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Circumstantial evidence with two interpretations can not earn conviction

Published by Punch on Mon, 19 Dec 2011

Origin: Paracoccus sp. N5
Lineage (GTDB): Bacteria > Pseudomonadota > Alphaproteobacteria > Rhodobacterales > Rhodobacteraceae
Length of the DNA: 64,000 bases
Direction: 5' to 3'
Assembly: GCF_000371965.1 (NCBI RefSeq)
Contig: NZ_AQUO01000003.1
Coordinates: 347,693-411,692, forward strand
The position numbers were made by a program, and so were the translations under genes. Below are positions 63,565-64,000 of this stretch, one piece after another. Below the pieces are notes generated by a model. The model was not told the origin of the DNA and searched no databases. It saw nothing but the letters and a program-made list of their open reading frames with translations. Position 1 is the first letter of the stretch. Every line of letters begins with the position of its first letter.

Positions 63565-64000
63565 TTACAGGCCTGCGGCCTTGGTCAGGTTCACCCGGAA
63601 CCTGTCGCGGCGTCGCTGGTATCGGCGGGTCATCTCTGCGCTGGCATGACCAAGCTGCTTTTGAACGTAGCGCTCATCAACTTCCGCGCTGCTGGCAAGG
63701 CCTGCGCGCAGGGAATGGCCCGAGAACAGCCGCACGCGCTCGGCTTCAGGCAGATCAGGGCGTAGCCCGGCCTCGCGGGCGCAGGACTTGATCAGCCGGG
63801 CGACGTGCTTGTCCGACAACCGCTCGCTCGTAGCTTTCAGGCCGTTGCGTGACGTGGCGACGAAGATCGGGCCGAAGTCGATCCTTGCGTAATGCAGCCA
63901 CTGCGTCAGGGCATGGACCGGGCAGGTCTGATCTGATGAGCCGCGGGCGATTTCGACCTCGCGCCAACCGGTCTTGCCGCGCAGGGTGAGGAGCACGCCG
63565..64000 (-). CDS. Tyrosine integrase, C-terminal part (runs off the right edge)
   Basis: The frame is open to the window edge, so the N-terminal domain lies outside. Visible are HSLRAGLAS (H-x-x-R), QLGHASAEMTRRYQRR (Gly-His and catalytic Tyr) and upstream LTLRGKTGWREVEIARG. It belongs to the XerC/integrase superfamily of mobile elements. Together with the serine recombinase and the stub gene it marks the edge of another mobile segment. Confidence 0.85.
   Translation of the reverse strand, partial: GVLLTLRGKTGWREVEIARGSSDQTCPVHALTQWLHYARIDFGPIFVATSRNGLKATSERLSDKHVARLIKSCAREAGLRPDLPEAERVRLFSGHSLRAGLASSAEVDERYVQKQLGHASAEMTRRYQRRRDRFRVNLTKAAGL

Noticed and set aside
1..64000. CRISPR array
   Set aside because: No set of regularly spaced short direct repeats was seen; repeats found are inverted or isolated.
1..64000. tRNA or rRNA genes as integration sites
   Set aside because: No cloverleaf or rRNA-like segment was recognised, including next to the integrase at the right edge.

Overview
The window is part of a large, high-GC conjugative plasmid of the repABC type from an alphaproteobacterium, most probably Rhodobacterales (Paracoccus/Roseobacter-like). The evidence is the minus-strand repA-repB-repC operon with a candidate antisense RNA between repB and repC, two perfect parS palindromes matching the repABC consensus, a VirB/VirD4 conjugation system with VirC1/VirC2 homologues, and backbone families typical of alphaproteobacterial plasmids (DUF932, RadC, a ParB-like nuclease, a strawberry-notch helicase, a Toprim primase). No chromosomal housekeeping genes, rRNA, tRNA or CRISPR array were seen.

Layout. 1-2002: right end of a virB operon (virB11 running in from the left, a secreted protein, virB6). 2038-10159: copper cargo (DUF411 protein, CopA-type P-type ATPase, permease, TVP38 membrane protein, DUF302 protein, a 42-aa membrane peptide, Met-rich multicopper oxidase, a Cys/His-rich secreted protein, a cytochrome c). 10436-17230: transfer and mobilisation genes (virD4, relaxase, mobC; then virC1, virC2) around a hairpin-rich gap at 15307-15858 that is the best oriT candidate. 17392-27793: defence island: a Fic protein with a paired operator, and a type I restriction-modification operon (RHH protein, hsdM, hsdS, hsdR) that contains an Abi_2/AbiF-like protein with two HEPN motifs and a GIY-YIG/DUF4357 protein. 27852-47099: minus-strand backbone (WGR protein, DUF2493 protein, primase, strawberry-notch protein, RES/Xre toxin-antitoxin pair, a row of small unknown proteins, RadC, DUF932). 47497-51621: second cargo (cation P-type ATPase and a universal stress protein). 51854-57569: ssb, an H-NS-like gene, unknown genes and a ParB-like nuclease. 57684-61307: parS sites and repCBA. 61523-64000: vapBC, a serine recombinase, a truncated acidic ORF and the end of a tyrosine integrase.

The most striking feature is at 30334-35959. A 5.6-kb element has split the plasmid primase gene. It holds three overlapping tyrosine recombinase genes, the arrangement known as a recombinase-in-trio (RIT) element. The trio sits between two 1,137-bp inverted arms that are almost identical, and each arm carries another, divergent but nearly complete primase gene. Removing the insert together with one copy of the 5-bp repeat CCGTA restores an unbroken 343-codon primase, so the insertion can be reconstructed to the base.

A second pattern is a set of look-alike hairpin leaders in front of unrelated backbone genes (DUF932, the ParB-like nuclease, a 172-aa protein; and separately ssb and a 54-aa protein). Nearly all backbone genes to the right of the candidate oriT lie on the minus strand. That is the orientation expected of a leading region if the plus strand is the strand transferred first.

In the Court of Appeal holden at Ilorin on Thursday, November 3, 2011 before their Lordships: Justices Tijani Abdullahi, Joseph Ikyegh, and Ita George Mbaba. Appeal No. CA/IL/C. 14/ 2011BetweenSebo BelloAppellantAndThe State RespondentA close look at the testimony of this key witness for the prosecution would clearly and indeed reveal that the deceased died, but there was no reasonable evidence before the trial court from which any connection could be made between the death of the deceased and the act of the appellant.There was indeed evidence as testified by the witness that the appellant visited his house where the deceased was staying but there was no evidence as to the time the appellant visited the deceased. There was also no evidence as to whether or not the appellant slept with the deceased on the fateful day or he left before the deceased retired to her bed.This piece of evidence becomes crucial in view of the fact that the incident was said to have taken place around 2am. The mere fact that the appellant visited the deceased on the day in question bears no convincing and reasonable correlation with the death of the deceased. On this score I cannot agree more with the learned counsel for the appellant when he submitted thus:Neither should the witness testimony that the appellant to his captors that it was the will of God to kill his wife be wholesomely relied upon, especially because such a statement could not have been a product free from coercion, force and apprehension of present danger to his life at the time the statement was uttered. It should be pointed out here that the PW3 told the court that there was a joint manhaunt of the police and the vigilante for the capture and arrest of the appellant.It is instructive to pause here and state that, the findings of the learned trial judge that the appellant was sufficiently linked with the commission of the offence of killing the deceased, as against any other person at the time of about 2am on December 24, 2006, when no other person slept with the deceased apart from the appellant, in view of what I adumbrated supra is gravely erroneous as is not borne out of the evidence before the court.I am of the considered view that it can be said that the evidence proffered by the prosecution herein lacks in exactitude and cannot be said to have led to only one conclusion, the guilt of the appellant. The fact that the appellant visited the house of PW3 alone cannot and ought not to be inferentially equated as giving rise to the Last Seen Principle as the learned trial judge has done in this case.The visit may in the best case scenario, give rise to suspicion and suspicion in law, no matter how strong can never be a ground for conviction in the absence of cogent and compelling evidence.See the case of Onah vs State (1985)3NWLR(pt.12)P.236.It is noteworthy to observe that this Court, per our erudite emeritus Justice Niki Tobi (JCA) as he then was once held thus:Murder as an offence, carries a capital punishment. In order to convict an accused of murder, the prosecution must prove that the accused and no other person or persons committed the offence. Once there is any doubt, the slightest doubt, in the mind of the trial judge that some other person other than the accused committed the offence of murder, the trial judge must as a matter of our adjectival law resolve the doubt in favour of the accused person. See Ajose vs The State (2002)7 NWLR (pt.766) p.302 at 319,parasD-E.Again, in the case of Gamba Garba vs The State, unreported Appeal No. CA/J/226C/2005, this court per I. G. Mbaba, J.C.A. said:I hold that, going by the evidence adduced before the trial court, that court was not right to have convicted the appellant and sentenced him to death. The case of the prosecution was replete with doubts and was wanting.The work of a judge is a very delicate and sacred job especially as he is sometimes vested with the power to play God in determining the fate of his fellowmen. The office must be exercised in deep humility and utmost care and deference to the rule of law and fear of God, such that, if it becomes inevitable to pronounce on the death (or any punishment) of an accused person arraigned before him, after due trial, the evidence adduced and the law will stand to vindicate him in his decision.This brings me to the well-known maxim of our criminal jurisprudence that, justice delayed is justice denied. As a corollary to this, one cannot be wrong to say that justice rushed is equally justice denied. The question to be asked at this stage is this, can it be said that justice was not rushed in this matter'This question must be answered in the affirmative in view of the inexplicable reason why the statement of the appellant said to be confessional was rejected in evidence without conducting a trial-within-trial, simply because the prosecuting state counsel had conceded that same was obtained involuntarily in spite of the evidence of PW2 who recorded the statement of the appellant.It is now settled beyond peradventure that once a statement is objected on the ground of involuntariness, a trial-within-trial should and ought to be conducted with a view of finding out whether or not the statement is admissible in evidence.It is my considered view and I hold same very strongly that, justice in the words of the erudite emeritus Justice of the apex court, Irekefe, JSC, (as he then was) of blessed memory, would cease to be just, if viewed only from the end of the accused. There must be justice from the end of the accused.There must be also justice from the end of the wronged. See Nafiu Rabiu vs The State (1980) NSCC 291 at 311 (paras 5-10).Again, in the case of Okegbu vs The State (1979) 11 SC 56 at 68, also reported in (1979) NSCC 151 at 180 (para 45), our departed learned law lord, Aniagolu, JSC pointedly held that:It so often happens that in murder cases the defence usually talks of justice only in relation to the accused person. Very often justice as it affects the victim of the murder charge is either forgotten or ignored by the defence.But just as it is essential that justice be done to the prisoner, so must it also be done to the deceased who, even in the lonely depths of his grave, cries out loudly for the circumstances of his death to be justly examined and justice meted to him.I say no more on this aspect of the appeal under consideration.Be that as it may, in the light of all that has been said, this issue must be resolved in favour of the appellant and against the respondent.The appeal of the appellant is meritorious and it is hereby allowed. The conviction and the sentence of the appellant are hereby quashed. The appellant is discharged and acquitted forthwith.